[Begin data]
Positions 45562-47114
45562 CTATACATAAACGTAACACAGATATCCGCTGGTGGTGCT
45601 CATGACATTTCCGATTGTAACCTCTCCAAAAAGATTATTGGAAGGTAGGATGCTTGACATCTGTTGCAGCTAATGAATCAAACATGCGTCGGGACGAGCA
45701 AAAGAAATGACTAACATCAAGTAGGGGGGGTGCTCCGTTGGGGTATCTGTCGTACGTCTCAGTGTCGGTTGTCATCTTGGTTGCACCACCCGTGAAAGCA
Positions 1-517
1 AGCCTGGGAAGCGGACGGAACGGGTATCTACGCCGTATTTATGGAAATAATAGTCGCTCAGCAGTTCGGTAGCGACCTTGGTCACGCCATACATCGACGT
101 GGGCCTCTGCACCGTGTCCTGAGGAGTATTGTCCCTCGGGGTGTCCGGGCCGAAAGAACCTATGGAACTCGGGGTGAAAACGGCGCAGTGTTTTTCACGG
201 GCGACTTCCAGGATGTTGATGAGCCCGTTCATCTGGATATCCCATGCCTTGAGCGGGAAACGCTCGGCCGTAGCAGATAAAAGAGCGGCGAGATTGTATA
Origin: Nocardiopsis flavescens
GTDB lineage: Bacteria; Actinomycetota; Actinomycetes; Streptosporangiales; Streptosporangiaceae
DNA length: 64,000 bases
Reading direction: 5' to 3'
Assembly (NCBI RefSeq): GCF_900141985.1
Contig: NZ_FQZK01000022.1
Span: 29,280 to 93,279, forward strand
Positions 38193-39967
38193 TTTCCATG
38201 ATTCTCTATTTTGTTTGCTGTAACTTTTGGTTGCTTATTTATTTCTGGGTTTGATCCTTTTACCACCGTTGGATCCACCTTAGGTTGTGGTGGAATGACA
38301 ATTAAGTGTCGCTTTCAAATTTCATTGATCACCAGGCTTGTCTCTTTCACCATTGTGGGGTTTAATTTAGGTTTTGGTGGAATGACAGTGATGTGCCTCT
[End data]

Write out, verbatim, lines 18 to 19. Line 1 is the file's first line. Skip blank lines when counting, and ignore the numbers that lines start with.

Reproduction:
38201 ATTCTCTATTTTGTTTGCTGTAACTTTTGGTTGCTTATTTATTTCTGGGTTTGATCCTTTTACCACCGTTGGATCCACCTTAGGTTGTGGTGGAATGACA
38301 ATTAAGTGTCGCTTTCAAATTTCATTGATCACCAGGCTTGTCTCTTTCACCATTGTGGGGTTTAATTTAGGTTTTGGTGGAATGACAGTGATGTGCCTCT